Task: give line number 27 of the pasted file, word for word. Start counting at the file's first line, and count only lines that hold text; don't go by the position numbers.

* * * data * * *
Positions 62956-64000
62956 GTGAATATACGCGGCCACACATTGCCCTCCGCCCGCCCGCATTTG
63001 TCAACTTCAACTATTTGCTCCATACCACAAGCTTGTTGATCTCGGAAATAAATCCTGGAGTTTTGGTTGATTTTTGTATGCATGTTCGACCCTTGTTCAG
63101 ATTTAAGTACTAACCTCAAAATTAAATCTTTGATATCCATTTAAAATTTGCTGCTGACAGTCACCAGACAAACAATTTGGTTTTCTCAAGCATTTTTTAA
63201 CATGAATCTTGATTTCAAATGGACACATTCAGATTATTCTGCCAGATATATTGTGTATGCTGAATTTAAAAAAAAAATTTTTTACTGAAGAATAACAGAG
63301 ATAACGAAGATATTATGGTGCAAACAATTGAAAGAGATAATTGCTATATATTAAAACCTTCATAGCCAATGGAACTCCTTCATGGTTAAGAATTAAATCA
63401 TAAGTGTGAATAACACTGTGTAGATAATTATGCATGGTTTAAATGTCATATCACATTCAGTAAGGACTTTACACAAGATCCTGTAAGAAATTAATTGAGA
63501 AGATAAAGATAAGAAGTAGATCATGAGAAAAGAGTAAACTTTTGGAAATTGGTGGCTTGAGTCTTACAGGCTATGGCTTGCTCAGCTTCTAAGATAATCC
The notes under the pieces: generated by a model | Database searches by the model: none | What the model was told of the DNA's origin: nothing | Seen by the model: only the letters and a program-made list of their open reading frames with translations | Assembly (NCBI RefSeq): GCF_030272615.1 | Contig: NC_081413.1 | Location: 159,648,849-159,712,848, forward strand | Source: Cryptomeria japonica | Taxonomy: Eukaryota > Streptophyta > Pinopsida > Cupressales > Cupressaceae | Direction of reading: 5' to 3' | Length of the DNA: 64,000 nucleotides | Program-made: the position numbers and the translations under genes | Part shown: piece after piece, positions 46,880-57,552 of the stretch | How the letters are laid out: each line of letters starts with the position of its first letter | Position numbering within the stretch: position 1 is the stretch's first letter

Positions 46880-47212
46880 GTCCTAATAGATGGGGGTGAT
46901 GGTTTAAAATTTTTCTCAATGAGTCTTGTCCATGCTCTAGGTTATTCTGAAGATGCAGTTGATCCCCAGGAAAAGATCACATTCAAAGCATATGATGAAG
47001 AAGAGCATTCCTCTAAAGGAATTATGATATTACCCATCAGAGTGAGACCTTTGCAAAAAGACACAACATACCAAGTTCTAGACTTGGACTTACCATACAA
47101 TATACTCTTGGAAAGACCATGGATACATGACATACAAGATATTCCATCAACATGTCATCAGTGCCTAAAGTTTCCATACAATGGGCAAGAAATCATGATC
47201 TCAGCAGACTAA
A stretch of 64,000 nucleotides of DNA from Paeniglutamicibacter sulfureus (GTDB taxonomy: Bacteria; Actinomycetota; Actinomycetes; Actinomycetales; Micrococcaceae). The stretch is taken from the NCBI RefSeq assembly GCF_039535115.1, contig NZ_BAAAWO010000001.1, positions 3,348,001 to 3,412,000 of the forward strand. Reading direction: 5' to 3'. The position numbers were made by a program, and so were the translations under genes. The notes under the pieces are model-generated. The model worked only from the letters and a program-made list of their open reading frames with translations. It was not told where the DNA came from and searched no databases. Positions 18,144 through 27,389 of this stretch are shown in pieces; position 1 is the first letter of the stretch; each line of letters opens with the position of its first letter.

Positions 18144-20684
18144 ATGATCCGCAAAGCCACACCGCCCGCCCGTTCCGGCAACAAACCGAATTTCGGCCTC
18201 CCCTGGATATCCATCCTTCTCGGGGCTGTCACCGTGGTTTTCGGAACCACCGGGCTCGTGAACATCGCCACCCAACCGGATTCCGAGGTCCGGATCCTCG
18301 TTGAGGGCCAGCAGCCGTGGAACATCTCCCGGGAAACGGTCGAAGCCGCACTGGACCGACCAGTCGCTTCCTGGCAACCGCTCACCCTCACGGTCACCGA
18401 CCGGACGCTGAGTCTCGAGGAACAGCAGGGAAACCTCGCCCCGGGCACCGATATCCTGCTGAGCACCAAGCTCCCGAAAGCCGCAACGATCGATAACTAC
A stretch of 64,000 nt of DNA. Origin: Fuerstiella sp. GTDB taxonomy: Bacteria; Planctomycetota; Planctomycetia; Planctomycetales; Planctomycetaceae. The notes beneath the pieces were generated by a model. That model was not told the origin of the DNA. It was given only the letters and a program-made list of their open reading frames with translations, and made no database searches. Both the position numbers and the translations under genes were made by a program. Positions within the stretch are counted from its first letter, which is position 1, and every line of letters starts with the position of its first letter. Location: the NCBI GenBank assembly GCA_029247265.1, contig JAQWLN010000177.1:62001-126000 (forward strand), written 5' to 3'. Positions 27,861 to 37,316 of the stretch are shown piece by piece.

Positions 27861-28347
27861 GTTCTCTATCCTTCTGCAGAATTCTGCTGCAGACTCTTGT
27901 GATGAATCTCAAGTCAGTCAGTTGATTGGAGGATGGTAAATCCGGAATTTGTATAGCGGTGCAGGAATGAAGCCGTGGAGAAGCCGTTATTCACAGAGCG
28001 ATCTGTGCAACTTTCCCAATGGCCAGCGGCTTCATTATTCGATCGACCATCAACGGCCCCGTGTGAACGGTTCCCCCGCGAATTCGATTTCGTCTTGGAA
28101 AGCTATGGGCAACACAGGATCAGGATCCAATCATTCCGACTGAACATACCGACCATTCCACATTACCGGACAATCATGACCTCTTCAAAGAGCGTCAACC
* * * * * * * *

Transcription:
28101 AGCTATGGGCAACACAGGATCAGGATCCAATCATTCCGACTGAACATACCGACCATTCCACATTACCGGACAATCATGACCTCTTCAAAGAGCGTCAACC